The settlement specifically states that the state is not granting the tribes the right to open casinos. According to the announcement, “Both tribes specifically disclaim any interest in casino gaming rights under the settlement, and the parties agree that official state recognition does not provide the tribes with federal casino gaming rights.”

It remains to be seen whether either the Ramapough Lenape tribe or the Powhatan-Renape tribe will pursue their rights to open a casino. If so, the issue will return to the courts.

North Carolina vs. Catawba Indian Nation

The United States Senator Lindsey Graham introduced federal legislation that would allow the Catawba Indian Nation to build a $560 million casino resort on a plot of borderland in North Carolina. Graham, a Republican senator from South Carolina, co-sponsored the bill with North Carolina legislators Richard Burr and Thom Tillis. If the bill passes the tribe will be authorized to purchase the land which will be held in trust to allow it to build its casino.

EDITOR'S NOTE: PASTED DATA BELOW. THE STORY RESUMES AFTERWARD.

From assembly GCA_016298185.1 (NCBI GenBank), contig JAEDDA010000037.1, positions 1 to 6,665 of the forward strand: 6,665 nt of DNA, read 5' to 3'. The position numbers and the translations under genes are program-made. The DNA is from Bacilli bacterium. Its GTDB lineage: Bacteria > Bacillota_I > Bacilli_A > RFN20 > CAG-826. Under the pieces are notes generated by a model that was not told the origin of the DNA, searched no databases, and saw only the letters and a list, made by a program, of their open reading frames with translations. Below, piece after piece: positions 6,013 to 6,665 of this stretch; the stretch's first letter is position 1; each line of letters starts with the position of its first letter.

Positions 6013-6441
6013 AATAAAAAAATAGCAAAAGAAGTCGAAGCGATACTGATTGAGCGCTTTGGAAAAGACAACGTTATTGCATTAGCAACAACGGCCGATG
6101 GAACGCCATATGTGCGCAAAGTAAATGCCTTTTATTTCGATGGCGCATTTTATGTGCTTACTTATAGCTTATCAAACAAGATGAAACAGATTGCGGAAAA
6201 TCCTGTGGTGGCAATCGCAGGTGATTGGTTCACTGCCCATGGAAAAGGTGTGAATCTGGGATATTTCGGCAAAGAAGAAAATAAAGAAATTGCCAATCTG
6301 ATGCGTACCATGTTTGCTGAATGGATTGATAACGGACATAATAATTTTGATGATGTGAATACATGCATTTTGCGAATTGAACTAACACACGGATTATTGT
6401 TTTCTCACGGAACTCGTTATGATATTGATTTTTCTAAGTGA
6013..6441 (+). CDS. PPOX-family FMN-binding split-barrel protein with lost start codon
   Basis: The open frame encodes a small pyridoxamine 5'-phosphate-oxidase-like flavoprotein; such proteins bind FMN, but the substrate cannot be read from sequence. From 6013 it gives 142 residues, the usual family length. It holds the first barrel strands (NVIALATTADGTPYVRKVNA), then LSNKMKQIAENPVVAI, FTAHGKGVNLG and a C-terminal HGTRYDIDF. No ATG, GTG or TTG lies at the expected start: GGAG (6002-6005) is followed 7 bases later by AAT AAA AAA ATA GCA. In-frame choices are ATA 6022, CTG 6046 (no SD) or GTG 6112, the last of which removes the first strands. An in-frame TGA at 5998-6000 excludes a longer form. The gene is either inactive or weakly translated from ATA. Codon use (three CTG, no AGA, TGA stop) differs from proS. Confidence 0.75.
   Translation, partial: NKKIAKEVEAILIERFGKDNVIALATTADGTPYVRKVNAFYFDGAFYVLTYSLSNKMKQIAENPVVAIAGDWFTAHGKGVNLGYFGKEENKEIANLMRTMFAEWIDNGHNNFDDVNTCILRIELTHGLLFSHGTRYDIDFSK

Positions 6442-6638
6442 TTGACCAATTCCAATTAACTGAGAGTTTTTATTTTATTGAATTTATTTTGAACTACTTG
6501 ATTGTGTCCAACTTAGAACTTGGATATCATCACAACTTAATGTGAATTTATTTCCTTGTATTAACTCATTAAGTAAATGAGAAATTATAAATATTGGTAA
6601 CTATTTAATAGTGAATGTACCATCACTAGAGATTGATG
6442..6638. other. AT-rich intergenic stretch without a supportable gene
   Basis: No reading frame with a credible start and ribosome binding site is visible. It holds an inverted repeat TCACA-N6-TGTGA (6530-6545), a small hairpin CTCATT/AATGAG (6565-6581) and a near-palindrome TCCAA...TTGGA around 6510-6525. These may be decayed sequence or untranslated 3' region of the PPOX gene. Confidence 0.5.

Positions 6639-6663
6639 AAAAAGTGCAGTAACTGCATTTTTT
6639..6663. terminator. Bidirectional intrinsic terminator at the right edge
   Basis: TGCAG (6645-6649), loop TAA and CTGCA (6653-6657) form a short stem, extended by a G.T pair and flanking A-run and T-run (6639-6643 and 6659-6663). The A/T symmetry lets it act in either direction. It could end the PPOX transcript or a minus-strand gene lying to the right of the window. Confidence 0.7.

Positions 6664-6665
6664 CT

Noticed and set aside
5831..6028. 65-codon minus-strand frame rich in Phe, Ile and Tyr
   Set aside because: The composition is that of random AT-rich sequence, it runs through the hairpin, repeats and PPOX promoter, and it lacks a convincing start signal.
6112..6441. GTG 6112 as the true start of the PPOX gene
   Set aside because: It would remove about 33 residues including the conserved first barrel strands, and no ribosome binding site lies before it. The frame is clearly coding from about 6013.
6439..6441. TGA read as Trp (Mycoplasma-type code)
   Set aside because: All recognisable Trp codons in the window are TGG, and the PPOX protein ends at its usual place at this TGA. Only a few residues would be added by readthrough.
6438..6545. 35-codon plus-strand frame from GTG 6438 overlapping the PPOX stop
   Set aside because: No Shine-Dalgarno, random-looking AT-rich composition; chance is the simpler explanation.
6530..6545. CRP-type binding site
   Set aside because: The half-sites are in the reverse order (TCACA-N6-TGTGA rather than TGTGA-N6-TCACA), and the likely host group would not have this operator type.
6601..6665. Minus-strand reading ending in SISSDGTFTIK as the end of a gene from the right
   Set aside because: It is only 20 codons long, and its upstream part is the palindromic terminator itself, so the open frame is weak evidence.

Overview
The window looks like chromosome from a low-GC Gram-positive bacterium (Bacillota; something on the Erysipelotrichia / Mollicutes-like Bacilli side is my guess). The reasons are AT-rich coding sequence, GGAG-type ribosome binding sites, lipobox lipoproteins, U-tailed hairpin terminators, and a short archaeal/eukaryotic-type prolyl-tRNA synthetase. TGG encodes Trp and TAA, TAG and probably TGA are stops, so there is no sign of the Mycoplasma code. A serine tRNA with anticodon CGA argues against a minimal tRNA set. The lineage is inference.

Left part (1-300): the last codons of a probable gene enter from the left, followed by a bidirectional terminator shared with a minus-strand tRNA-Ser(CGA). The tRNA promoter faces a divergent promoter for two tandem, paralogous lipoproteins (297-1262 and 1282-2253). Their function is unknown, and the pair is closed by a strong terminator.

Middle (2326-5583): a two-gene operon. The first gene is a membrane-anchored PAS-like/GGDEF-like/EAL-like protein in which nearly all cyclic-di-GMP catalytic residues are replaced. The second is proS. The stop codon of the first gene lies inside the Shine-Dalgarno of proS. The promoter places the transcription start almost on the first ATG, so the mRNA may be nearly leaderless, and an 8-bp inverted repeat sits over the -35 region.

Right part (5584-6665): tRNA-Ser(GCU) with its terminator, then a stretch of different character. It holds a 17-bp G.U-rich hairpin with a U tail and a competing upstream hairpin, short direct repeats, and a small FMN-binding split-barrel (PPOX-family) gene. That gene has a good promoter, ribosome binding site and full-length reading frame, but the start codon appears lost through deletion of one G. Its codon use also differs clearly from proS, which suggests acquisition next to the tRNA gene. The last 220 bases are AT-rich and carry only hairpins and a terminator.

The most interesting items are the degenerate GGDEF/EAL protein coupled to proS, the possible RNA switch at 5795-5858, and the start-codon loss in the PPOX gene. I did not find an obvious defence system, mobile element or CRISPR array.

The Kings Mountain proposal involves a proposed site in Cleveland County near Kings Mountain. It’s located approximately 30 miles from Charlotte North Carolina. Tribal leaders have been in talks with the Hard Rock chain of hotels and casinos as well as the federally-recognized Seminole Tribe of Florida which operates casinos in Florida.

North Carolina already hosts the Harrah’s Cherokee Valley River Casino and Hotel and the Harrah’s Cherokee Casino which are run in partnership between the Harrah’s casino operator and the Cherokee Nation. The Cherokee tribe calls Graham’s proposal a “modern-day land grab by the federal government of Cherokee aboriginal lands. Most of the members of the Catawba tribe live in South Carolina.